As I was trying to improve my success at conventions, I met Jeffrey at the 2017 AwesomeCon, and picked up his book.
This really is a solid resource for a new author looking to start using conventions to expand his platform. My regret is that I found it a year after I’d been doing conventions, and I read it nearly a year after that.
There are a few things in this book I’m considering, the one I’ll mention (and I assure you there are several ideas in here that new authors should consider) is working with a partner. For me, my current issue is the overhead.
This book agree that conventions aren’t about making money. Most authors hope to break even. My current advantage is that I’m staying local, but even that advantage doesn’t always help. While I think most of the conventions I’ve been at have been successful, I’ve still actually lost money.
I’m prepping for Balticon, and I’ve done the math. I have to see at least 11 pairs of books (or some combination of the two, but the pairs are easier to estimate) to make back what I paid for the table and the actual ordering of the books. I average 15-30 books sold per event. So why do them? First, if I don’t, I don’t sell books. It’s that simple. What this book confirms is the idea for conventions is to build your platforms and find more readers loyal to you. I’ve done that through the years, and that’s the trick for me. If I were able to team up with a few local authors, the overhead would come down, and I could lose less money (maybe even make some) while still gaining new readers.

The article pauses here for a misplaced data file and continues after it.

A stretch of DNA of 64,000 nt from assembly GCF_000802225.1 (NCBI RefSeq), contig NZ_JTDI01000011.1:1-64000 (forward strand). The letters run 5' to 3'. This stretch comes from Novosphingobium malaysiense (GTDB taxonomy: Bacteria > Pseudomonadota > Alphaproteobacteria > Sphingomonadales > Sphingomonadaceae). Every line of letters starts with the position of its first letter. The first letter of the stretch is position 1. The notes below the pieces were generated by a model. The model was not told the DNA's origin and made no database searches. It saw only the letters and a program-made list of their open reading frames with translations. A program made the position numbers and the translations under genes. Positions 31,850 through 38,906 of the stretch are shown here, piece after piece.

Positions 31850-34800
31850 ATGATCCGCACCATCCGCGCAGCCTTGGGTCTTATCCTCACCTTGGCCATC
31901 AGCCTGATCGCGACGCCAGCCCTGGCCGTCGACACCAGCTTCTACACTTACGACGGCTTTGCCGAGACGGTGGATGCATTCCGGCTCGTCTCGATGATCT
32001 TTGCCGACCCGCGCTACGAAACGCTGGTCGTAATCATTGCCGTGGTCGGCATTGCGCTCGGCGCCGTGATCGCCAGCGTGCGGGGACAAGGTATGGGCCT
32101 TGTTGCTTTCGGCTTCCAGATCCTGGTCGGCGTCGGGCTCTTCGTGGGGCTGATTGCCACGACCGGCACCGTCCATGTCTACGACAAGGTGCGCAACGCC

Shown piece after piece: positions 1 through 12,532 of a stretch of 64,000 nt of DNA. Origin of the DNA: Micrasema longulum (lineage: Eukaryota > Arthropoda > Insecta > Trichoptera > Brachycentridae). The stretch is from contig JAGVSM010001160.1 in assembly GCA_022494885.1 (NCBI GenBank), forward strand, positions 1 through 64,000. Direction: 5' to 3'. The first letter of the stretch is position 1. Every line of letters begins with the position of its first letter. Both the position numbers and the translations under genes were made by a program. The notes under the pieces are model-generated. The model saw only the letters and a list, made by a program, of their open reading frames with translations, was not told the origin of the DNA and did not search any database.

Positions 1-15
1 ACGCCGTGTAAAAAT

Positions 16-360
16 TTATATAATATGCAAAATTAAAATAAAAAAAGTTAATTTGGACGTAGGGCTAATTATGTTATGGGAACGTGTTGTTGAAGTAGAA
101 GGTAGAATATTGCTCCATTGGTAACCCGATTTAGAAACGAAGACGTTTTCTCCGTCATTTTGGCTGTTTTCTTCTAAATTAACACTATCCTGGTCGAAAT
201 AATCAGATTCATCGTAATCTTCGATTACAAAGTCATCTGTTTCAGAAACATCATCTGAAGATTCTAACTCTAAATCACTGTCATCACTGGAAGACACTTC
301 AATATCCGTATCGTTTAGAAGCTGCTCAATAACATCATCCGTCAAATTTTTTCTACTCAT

All of that comes just from that idea. It’s one I’ve tried a few times, but this book gives tips on how to work with other authors. Seeing these ideas gave me a bit more insight into how to do this better.
Like I said, this book is most valuable to those who haven’t started going to conventions yet. If you’re thinking of doing it, I recommend this book to give you a solid start.
Thanks for reading,